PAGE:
Portland

museum_iconPortland Museum, 217 Wakeham, Portland
Tel: 01305 821804
Find out more about Portland Museum

 

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Close to Portland Bill Visitor Centre, Portland Bill. Tel: 01305 861233.

 

Gateway Town road sign

 

Portland is a Gateway Town to the Jurassic Coast.

Portland is an explorer's island with beautiful scenery and a mysterious quality of isolation, joined only to the mainland by Chesil Beach.

 

The only way to explore this fascinating island is on foot. An excellent network of coastal and cross-island pathways gives superb access to a rich variety of features. Fascinating buildings range from the historic and grand, like Portland's three castles and unique churches, to simple stone cottages of quarrymen and fishermen, all full of charm. Portland Harbour and its monumental breakwaters, the great Verne Citadel and historic gun batteries, contrast with the ancient windmill towers and the three lighthouses at the Bill. Around the coves and rocks you can see the sites of numerous shipwrecks.

Many parts of the island, including the whole of the coastline, are designated as Sites of Special Scientific Interest. Chesil Beach and the Fleet Lagoon are of international conservation importance and home to a unique variety of flora and fauna, including nearly 300 species of bird, over 30 species of butterfly and 720 species of moth.

Chesil Beach itself has intrigued geologists for centuries; the stones gradually decrease in size from Portland to West Bay and the size-profile is so perfect that experienced fishermen who beach at night can tell their position just by the size of the stones. The Chesil Beach visitor centre tells the story of the region's unique geology through a series of interactive displays. Visitors can also take a trip on the glass-bottomed Fleet Observer boat to examine the marine world of the Fleet more closely.

Getting There

By Foot: Accessible via the South West Coast Path which runs along the entire length of the Jurassic Coast.

By Coach: A number of independent companies operate coach services to Weymouth especially during the summer season. National Express operates direct coach services to Weymouth throughout the year. Contact them on Tel: 08705 808080 or visit National Express .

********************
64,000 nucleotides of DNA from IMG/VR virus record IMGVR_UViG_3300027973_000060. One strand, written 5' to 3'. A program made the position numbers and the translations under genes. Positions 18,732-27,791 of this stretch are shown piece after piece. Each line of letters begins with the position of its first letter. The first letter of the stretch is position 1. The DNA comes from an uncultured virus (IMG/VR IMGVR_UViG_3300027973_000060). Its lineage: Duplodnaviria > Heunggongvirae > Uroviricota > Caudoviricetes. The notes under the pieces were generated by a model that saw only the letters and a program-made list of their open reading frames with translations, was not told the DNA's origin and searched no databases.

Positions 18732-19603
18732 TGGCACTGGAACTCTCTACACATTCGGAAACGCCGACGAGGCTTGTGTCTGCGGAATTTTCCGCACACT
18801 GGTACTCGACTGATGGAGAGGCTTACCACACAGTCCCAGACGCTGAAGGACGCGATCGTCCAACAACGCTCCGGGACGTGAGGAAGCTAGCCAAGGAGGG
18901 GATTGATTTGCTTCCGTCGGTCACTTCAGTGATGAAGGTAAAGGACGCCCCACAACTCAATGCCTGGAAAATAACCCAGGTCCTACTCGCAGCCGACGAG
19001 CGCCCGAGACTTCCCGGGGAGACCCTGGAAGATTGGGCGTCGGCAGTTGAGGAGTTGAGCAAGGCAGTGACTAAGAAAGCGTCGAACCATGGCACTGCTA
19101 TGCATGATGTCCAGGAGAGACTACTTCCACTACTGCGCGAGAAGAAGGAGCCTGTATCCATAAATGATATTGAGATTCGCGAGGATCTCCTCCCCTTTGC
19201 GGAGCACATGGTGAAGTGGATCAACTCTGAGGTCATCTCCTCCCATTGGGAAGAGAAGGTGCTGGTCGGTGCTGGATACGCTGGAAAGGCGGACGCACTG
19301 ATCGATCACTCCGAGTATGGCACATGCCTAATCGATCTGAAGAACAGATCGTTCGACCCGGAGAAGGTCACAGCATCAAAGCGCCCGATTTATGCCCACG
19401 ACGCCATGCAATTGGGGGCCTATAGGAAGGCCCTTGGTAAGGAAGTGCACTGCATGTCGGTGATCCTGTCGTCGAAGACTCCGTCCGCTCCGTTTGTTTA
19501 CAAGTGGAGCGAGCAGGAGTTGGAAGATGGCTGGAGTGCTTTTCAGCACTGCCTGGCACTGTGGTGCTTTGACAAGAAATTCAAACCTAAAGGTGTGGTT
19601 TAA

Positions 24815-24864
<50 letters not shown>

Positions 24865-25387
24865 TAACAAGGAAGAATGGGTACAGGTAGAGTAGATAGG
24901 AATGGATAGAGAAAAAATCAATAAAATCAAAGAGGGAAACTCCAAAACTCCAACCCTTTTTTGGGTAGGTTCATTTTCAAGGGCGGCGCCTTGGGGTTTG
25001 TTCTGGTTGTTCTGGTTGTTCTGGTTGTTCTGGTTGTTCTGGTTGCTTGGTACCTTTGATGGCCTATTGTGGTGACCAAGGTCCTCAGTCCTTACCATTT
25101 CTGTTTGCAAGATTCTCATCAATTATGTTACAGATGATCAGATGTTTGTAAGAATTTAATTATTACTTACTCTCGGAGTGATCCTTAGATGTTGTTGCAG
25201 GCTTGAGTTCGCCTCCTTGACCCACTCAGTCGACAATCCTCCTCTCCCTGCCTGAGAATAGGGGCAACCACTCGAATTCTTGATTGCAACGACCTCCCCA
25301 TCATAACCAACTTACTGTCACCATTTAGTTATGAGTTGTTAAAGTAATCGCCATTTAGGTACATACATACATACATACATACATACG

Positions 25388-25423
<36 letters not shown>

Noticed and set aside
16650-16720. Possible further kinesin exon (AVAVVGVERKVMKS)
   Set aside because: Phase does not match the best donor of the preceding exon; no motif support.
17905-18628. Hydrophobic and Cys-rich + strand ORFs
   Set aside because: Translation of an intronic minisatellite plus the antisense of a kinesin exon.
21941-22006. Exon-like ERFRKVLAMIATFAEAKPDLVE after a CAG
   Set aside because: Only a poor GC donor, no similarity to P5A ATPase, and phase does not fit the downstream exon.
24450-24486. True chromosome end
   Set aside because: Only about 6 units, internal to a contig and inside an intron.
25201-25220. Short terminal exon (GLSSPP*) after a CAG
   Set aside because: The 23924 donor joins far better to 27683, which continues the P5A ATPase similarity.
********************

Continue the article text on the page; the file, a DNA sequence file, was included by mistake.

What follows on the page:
By Bus: There are regular bus services from Weymouth to Portland.
Find out more about the Jurassic Coast Bus Service or contact Traveline on tel: 0870 6082608 or visit Traveline for further information.

By Train: South West Trains operate a fast and frequent service from London Waterloo to Weymouth daily throughout the year. Virgin Trains offer fast and frequent services from all major UK destinations to Southampton Central daily throughout the year. Connections are then available from Southampton Central to Weymouth. Virgin Trains also operate direct services to Weymouth on Saturdays during the summer. Contact National Rail Enquiries on tel: 08457 484950 or visit National Rail Enquiries

By Road: If you are driving to Dorset from the north, leave the M5 at junction 25 and follow the signs for Yeovil, then Weymouth. Then take the A354 over to Portland.

From the east, follow the M3 and M27 to Ringwood, then the A31 to Dorchester. Follow the A354 from Dorchester to Weymouth and onto Portland.

Find out about local youth hostels 

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Map Key

  • Gateway Town

  • Abbotsbury

    This very old village, settled amongst the hills behind the great Chesil Bank, is world famous for its swannery.

  • Axminster

    Axminster, is a pleasant market town with charm and character. Its famous carpet industry was started in 1755, by Thomas Whitty whose factory produced high quality, custom made carpets for stately homes and mansions.

  • Axmouth

    A ten minute walk along the coast from Seaton is the ancient harbour of Axmouth, home to the Sea Discovery Centre.

  • Beer

    Gateway Town road sign

    Nestling in a small valley, lies the delightful, 'picture postcard', fishing village of Beer.

  • Bournemouth

    Bournemouth is a superb resort and offers something for everyone.

  • Branscombe